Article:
Bass Strait migrants and poisonous Aussie birds - Flame Robins

To: Steve Clark <>, bird <>
Subject: Bass Strait migrants and poisonous Aussie birds - Flame Robins
From: brian fleming <>
Date: Wed, 16 May 2012 12:20:20 +1000
On 16/05/2012 9:48 AM, Steve Clark wrote:
G'day Sonja and Anthea

Thanks for your replies.

Dear Steve,
I contacted Xenia Dennett and she has very kindly given me the reference to the work on Flame Robins which she and Rosemary and Peter Balmford carried out at Cape Liptrap.

It was written up in "VORG Notes" June 1982, vol.18, pt.1.

As this may not be readily available to those who are interested, I will summarize it here.

The party went to Cape Liptrap for Easter 1982, believing that the full moon might have some relevance to the birds' movements.

On 9th April 1982 no Flame Robins were seen.
On the morning of 10 April, 1 male and 2 females (ie brown birds) were trapped and banded.
On 11 April, 10 males and 29 females were banded.
On the 12th, 4 males and 8 females were banded.
On the 13th only a few birds were present.

I believe the birds were trapped individually (not mist-netted) and only a small proportion of the birds present were banded. The banders were absolutely convinced that the birds had flown in overnight, because in the morning they were perched on bushes on the precipitous cliffs, apparently exhausted, until they recovered enough to make their way to the cliff-top and start seeking food and moving on.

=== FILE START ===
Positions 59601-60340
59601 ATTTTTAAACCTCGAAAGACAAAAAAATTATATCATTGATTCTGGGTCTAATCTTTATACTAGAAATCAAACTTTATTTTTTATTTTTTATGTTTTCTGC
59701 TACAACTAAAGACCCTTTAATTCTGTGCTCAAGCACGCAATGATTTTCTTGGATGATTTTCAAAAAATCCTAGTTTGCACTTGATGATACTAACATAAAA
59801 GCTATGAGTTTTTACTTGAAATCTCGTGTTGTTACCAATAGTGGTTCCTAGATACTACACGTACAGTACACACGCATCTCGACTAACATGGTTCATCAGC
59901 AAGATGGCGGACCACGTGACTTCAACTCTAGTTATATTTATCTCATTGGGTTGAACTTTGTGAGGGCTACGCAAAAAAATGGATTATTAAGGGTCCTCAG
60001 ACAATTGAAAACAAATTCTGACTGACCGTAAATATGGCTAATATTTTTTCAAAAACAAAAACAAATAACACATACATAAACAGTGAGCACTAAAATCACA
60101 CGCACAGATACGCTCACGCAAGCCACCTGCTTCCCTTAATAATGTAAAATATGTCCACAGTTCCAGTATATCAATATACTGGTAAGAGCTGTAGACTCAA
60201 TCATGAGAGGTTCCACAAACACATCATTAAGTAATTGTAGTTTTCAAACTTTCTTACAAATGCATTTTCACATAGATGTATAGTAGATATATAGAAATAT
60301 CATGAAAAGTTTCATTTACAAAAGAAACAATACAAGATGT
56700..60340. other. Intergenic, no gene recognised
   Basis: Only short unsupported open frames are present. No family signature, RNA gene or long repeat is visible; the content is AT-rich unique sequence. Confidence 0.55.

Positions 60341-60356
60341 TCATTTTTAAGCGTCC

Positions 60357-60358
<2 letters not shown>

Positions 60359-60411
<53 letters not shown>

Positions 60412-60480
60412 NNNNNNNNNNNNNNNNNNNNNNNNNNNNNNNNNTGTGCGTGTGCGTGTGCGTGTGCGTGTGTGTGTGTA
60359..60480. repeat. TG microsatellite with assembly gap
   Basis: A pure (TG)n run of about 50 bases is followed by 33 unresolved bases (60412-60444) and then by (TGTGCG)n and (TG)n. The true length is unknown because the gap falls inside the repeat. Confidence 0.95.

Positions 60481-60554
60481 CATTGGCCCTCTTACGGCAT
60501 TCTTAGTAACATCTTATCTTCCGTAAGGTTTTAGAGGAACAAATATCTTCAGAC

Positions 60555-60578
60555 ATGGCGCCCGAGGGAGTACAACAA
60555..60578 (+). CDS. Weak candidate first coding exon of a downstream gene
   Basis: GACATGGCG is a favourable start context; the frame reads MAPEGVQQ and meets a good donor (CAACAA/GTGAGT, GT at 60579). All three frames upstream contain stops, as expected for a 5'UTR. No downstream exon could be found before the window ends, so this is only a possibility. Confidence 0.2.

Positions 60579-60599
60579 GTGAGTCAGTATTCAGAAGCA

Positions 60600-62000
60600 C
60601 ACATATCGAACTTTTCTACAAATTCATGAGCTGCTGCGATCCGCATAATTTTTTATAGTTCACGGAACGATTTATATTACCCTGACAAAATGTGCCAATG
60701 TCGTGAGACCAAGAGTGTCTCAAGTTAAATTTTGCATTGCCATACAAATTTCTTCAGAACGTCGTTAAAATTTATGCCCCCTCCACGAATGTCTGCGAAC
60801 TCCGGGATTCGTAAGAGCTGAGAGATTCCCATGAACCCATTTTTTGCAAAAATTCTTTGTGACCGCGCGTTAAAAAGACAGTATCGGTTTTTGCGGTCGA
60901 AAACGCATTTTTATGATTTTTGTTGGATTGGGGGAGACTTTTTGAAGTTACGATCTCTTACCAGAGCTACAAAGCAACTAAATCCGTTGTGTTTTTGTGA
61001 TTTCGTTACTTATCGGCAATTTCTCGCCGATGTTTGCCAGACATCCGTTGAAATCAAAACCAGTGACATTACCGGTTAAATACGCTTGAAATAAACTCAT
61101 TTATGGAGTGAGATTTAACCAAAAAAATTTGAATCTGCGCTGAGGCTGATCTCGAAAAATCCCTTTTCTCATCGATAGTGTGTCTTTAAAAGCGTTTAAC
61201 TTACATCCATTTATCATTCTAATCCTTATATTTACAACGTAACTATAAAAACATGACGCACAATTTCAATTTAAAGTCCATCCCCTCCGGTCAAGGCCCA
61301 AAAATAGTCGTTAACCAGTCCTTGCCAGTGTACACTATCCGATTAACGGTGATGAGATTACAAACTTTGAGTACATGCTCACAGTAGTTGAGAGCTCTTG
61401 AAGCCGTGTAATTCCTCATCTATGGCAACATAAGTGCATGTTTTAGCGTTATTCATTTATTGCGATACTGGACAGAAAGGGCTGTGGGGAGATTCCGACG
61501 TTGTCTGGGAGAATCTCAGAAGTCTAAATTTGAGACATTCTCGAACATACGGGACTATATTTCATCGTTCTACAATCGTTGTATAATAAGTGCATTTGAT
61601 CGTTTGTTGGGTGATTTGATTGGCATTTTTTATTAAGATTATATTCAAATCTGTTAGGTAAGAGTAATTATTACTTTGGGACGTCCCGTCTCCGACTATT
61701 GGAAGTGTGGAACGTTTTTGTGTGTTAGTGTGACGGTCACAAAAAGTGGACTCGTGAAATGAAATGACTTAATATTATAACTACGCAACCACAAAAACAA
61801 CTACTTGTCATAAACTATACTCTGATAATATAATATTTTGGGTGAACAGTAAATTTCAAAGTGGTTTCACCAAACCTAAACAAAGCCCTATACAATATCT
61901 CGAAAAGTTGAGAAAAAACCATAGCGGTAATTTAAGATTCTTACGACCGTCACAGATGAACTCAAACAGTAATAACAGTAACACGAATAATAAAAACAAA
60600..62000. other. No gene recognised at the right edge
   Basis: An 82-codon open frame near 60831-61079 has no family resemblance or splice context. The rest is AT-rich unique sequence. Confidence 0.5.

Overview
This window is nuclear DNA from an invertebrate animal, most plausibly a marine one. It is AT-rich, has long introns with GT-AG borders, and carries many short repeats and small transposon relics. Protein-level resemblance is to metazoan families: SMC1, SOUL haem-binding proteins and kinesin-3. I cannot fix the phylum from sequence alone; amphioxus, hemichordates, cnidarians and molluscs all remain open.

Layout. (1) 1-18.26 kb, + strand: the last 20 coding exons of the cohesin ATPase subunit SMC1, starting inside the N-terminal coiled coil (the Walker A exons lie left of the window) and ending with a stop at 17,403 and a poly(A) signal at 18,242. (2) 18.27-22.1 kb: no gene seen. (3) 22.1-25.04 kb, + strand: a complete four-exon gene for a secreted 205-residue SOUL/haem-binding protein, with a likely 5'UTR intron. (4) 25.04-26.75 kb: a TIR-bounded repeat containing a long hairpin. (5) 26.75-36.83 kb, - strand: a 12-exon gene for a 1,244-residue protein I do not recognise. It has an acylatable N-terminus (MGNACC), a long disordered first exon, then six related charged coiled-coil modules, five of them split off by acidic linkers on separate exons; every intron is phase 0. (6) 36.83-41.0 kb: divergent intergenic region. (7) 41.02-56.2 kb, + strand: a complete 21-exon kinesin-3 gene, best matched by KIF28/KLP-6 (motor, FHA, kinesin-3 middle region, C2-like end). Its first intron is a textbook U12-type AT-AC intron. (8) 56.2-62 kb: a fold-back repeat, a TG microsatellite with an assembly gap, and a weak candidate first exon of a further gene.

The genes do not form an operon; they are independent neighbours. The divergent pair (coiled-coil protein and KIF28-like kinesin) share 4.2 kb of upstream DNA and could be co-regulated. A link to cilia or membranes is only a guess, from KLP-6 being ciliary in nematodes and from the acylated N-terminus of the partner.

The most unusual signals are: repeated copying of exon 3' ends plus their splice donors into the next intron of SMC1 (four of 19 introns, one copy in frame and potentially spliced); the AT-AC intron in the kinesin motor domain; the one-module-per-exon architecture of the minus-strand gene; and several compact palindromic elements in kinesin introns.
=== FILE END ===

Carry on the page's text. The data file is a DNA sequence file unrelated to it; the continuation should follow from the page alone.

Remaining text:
Unfortunately no bands were ever recovered. I understand a few birds were banded by one worker in Tasmania.

For banding studies to produce useful data, a large number of workers are required at both ends of the journey, over the whole migratory season, for many years. In Australia the high variability of the seasons adds to the difficulty.

Anthea Fleming

I'm aware of the Gastrolobium poison bush in WA.  Anthea has turned up
this reference

which is good evidence that the pigeons accumulate poison from the
seeds of Gastrolobium bilobum in Western Australia.

Further questions:

Has anyone ever extracted poison from a Bronzewing and analysed it?
What is the situation in other parts of the Bronzewings' range?
Why are Pitohuis claimed to be the first known poisonous birds?  This
article mentions others (including Bronzewings):

It seems that others were known or suspected earlier but the chemical
in Pitohui poison was the first to be identified.

There appears to be no conclusive evidence that Flame Robins migrate
across Bass Strait unless Anthea can track down the unpublished
research of Balmford and Dennett.  I wouldn't be at all suprised if
they do cross the Strait but it would be nice to have evidence.



To unsubscribe from this mailing list,
send the message:
(in the body of the message, with no Subject line)

<Prev in Thread] Current Thread [Next in Thread>

The University of NSW School of Computer and Engineering takes no responsibility for the contents of this archive. It is purely a compilation of material sent by many people to the birding-aus mailing list. It has not been checked for accuracy nor its content verified in any way. If you wish to get material removed from the archive or have other queries about the archive e-mail Andrew Taylor at this address: andrewt@cse.unsw.EDU.AU